“Last night, August 23, I seemed in a vision of the night to be in Ashfield. Several of our brethren were present. I said to Elder Haskell, “This church will answer for this place, but the church at Cooranbong must be larger in width and longer than this building. It must be larger than you have estimated, and should seat four hundred people.”

Then I saw papers where the length and breadth were marked out and the figures given. I had thought thirty-two by fifty was not enough, and we were saying it must be lengthened. Then the width of the Ashfield church was given, and the width of the chapel, which was wider than the Ashfield church, and after consideration the chapel was enlarged, and as the size was stated in figures, all seemed to be pleased with width and length.

Wednesday morning, August 25, Haskell called on Ellen White to report a very successful buying trip to Sydney; materials had been secured at lower figures than anticipated. Later in the day, sample seats were displayed at the school, and Ellen White was invited to participate in the decision of the type to be ordered. Four experienced carpenters were employed at six shillings per day, and some would make a donation of half their wages.

Ellen White’s letters and diary entries through the next month provide almost a day-by-day account of the work on the church building and of God’s special providences. Interestingly enough, hers were not on-site observations, for Ellen White decided it would be best to keep away as the work progressed. “I felt,” she wrote, “that the building was under the especial supervision of God; and it was so, the circumstances had been arranged by the Lord, without any of our wisdom.”—Letter 162, 1897. So what she wrote of the work was based on reports brought to her by Sara and the Haskells.

She wrote:

The workmen have put heart, cheerfulness, willingness, into the work. They have expressed that they felt the angels of God were round about them.... We had stated seven weeks to complete the building. Ten days—lumber did not come. If we had had the lumber, it would have been done before the seven specified weeks.

“We know,” she wrote, “that the angels of God were with the workers. When anything came up that was perplexing to the workmen, Elder Haskell was on hand to encourage them. He would say, ‘Let us have a season of prayer’; and the presence and blessing of God came upon them. Their hearts were subdued and softened with the dew of Heaven’s grace. I never saw a building where we had greater evidence that the Lord managed the matter as in this.”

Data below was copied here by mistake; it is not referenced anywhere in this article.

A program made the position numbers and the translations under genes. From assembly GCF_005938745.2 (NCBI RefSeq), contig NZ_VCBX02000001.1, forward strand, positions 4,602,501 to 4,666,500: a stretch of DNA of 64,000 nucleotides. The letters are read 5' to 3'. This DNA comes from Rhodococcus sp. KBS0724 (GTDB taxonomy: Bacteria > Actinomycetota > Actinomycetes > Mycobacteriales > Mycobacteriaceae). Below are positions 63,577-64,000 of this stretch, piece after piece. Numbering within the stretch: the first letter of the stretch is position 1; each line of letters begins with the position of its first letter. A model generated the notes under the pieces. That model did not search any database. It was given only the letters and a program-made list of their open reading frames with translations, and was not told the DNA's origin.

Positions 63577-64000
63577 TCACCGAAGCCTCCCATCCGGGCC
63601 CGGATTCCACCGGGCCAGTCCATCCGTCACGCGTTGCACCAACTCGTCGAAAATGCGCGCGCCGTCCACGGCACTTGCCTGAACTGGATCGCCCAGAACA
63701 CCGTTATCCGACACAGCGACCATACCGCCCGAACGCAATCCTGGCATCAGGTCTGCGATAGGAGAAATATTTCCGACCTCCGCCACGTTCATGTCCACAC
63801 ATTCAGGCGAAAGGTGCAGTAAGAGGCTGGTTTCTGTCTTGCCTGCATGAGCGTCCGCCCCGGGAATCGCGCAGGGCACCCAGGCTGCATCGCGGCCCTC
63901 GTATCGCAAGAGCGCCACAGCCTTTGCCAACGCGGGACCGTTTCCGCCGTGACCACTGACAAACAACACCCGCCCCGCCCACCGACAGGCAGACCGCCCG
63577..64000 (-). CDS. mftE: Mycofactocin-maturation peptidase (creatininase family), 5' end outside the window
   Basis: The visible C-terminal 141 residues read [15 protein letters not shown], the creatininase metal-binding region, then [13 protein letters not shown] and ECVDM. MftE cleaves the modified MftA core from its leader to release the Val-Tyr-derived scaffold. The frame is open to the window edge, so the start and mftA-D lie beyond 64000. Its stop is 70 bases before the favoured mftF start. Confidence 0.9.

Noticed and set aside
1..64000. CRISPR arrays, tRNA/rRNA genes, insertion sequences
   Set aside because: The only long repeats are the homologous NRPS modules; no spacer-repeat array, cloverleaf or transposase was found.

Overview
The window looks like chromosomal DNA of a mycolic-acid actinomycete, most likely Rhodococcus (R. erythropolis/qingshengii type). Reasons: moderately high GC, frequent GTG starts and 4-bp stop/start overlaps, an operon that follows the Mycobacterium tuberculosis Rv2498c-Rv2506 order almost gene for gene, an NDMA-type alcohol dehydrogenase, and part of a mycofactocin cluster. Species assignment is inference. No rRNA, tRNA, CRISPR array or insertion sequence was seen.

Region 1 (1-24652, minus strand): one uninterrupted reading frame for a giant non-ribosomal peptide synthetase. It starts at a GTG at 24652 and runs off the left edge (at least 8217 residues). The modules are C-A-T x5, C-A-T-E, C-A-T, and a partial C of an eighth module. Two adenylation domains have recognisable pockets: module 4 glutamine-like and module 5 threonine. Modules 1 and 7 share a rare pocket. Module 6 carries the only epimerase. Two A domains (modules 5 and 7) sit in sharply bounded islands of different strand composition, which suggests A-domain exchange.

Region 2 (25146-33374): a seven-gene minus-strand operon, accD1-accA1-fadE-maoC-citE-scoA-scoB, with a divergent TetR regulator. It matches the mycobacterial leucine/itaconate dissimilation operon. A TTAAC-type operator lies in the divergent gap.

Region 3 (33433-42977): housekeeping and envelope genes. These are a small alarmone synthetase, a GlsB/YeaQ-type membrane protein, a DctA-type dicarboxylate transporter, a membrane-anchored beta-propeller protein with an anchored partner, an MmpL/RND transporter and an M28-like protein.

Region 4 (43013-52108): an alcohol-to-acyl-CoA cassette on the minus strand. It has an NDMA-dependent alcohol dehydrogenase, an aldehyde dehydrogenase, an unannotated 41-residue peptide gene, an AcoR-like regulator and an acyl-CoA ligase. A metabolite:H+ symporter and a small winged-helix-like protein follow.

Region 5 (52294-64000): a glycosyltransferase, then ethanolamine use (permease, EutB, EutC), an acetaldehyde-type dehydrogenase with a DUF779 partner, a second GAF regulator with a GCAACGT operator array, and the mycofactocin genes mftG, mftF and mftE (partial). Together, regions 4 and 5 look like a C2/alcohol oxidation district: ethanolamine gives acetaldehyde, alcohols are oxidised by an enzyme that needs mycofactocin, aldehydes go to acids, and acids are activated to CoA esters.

The New Church Is Dedicated

Ellen White was to speak in the chapel at the school on Sabbath afternoon, the day before the dedication service. There were many visitors at Cooranbong, for the church dedication and for the closing exercises of the school on Sunday evening. The school chapel was totally inadequate, and so her meeting was held in the new church—the very first. Sunday, October 17, was a beautiful day, and in the afternoon all gathered in the church for the service of dedication. Ellen White describes it:

Every seat was occupied, and some were standing at the door. Between two and three hundred were present. Quite a number came from Melbourne and also from Sydney, and from the neighborhood, far and nigh.

Elder Haskell gave the dedicatory discourse. Seated on the platform where the pulpit stands were Elder Daniells, Farnsworth, Haskell, Hughes, Wilson, Robinson, and your mother, whom they insisted should make the dedicatory prayer. Herbert Lacey conducted the singing, and everything passed off in the very best order. We felt indeed that the Lord Jesus was in our midst as we presented our chapel to God and supplicated that His blessing should constantly rest upon it.

And we have not heard one word of criticism. All are surprised at such a house built in so short a time, and so nice and tasty and presentable.

The Bible Echo, in reporting the dedication, described the building as situated on the school land near the Maitland Road and three quarters of a mile from the school buildings, built of wood, well constructed, neatly painted, and presenting a very nice appearance.

The land for the church was donated by the school. The building itself cost only about £550 and is capable of accommodating 450 persons. And one of the best features connected with the whole enterprise is that it was dedicated free from debt, every penny’s expense having been provided for beforehand. So there was no collection called for on this occasion to clear the church from debt.—The Bible Echo, November 8, 1897.

One feature of the developing enterprises at Cooranbong was the determination to avoid debt, even though the work was at times slowed, and all concerned had to sacrifice and deprive themselves of

ordinary comforts and needs. Earlier in the year Ellen White had commented:

There is no necessity for our meetinghouses to continue year after year in debt. If every member of the church will do his duty, practicing self-denial and self-sacrifice for the Lord Jesus, whose purchased possession he is, that His church may be free from debt, he will do honor to God.

The last paragraph of the November 8 Bible Echo report of the dedication significantly declares:

In conclusion, it should be stated that the erection of this building at this early stage of the school enterprise is mainly due to the faith and energy of Pastor S. N. Haskell and Mrs. E. G. White, and the rich blessings of God on their efforts. But for them, the building would perhaps not have been built for some time yet. With but £100 in sight, they moved out by faith and began to build, and the results are as already stated.

But of special significance to Ellen White was the fact that in this new start in Christian education, not only was it a success, but was, as she observed, “the best school in every respect that we have ever seen, outside our people, or among Seventh-day Adventists.”

Twenty of the students have been baptized, and some came to the school who had not an experimental knowledge of what it means to be Christians; but not one student leaves the school but gives evidence of now knowing what it means to be children of God.—Letter 162, 1897.